Google's G Suite, Search, and Analytics services were down for more than one hours on November 12, following a denial of service incident caused by an accidental Border Gateway Protocol (BGP) hijack caused by the MainOne Nigerian ISP.
BGP is an internet routing protocol developed in the 1980s to manage the way network packets are routed around the Internet via exchanges of server reachability and routing information between autonomous systems (AS).
After discovering the BGP leak problem, Google said on its Google Cloud Status Dashboard that "We have reports of Google Cloud IP addresses being erroneously advertised by internet service providers other than Google."
After the issue was fixed by the Nigerian ISP, Google stated that "The issue with Google Cloud IP addresses being erroneously advertised by internet service providers other than Google has been resolved for all affected users as of 14:35 US/Pacific."
Although at first the Google traffic rerouting event was considered to be malicious, MainOne eventually issued a statement saying that "This was an error during a planned network upgrade due to a misconfiguration on our BGP filters. The error was corrected within 74mins & processes put in place to avoid reoccurrence."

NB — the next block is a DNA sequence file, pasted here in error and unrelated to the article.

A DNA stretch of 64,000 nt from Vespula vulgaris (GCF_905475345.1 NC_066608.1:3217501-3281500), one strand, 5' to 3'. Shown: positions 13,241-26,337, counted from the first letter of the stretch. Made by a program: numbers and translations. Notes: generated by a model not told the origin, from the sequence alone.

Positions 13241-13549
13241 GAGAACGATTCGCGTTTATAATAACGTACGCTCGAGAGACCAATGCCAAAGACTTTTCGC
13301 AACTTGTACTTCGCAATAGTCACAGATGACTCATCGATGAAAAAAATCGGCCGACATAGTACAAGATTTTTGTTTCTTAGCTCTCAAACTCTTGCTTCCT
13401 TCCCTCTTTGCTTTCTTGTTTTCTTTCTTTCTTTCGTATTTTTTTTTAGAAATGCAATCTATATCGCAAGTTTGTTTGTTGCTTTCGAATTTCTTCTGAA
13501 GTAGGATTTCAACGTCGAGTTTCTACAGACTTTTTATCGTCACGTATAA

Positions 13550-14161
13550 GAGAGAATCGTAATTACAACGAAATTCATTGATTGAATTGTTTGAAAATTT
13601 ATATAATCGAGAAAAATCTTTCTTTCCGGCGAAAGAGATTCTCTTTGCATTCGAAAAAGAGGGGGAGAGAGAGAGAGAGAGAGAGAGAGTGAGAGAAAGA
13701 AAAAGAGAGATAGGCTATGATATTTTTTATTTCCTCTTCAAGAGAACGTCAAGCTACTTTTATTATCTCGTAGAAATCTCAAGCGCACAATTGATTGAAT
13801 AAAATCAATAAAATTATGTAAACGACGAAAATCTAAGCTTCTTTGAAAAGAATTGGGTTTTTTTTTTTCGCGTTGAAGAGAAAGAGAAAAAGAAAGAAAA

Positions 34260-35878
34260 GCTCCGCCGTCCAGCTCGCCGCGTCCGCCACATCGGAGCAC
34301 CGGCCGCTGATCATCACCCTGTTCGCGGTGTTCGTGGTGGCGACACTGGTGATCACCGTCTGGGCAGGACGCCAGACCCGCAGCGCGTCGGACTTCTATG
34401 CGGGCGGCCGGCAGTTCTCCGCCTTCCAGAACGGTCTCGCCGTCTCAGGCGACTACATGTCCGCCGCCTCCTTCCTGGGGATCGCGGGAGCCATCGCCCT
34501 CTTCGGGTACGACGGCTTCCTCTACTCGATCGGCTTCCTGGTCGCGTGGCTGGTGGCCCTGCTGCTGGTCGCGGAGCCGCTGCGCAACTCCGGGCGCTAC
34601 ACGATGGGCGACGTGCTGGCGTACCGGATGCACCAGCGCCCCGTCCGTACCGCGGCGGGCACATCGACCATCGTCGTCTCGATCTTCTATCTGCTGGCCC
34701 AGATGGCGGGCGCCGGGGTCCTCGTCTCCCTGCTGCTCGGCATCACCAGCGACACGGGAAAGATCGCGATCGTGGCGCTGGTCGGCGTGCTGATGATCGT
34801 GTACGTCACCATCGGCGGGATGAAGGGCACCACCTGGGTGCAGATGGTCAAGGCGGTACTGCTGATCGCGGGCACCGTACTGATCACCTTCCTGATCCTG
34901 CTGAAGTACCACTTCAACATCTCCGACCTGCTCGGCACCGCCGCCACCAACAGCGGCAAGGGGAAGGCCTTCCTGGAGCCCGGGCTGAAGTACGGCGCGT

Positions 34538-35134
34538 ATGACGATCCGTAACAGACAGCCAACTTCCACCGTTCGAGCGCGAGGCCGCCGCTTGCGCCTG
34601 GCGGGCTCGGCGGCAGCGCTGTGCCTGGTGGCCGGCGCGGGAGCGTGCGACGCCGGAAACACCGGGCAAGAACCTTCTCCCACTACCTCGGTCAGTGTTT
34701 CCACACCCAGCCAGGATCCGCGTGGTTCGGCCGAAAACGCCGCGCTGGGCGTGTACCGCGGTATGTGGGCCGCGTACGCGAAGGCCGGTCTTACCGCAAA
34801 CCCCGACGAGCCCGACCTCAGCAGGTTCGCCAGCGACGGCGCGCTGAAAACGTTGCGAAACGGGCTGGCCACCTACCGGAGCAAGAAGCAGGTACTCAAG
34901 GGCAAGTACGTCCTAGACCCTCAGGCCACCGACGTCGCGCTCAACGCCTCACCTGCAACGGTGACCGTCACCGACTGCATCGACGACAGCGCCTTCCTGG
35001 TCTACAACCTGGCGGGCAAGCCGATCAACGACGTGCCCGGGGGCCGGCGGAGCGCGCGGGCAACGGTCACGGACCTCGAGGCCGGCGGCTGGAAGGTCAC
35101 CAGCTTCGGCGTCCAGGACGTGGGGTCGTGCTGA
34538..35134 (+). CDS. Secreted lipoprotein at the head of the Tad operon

MainOne unwittingly rerouted Google's traffic through Chinese and Russian ISPs
The Nigerian ISP has direct routes to Google which it inadvertently leaked to China Telecom which advertised the misconfigured routing settings to the Russian AS20485 TRANSTELECOM, eventually getting picked up by multiple other ISPs.
ThousandEyes' experts were the ones who analyzed the issue in deep, discovering a suspect announcement for 126.96.36.199/19 which changed the best path to Google via Russia, China, and Nigeria, through TransTelecom (AS 20485), China Telecom (AS 4809), and MainOne (AS 37282).
"This incident at a minimum caused a massive denial of service to G Suite and Google Search," ThousandEyes stated. "However, this also put valuable Google traffic in the hands of ISPs in countries with a long history of Internet surveillance."
Beside affecting Google's services, MainOne's poorly configured BGP filters also affected parts of Cloudflare's Internet traffic by mistakenly rerouting it through a different route according to BGPmon, a service which monitors Internet traffic routes.
We have investigated the advertisement of @Google prefixes through one of our upstream partners. This was an error during a planned network upgrade due to a misconfiguration on our BGP filters. The error was corrected within 74mins & processes put in place to avoid reoccurrence — MainOne (@Mainoneservice) November 13, 2018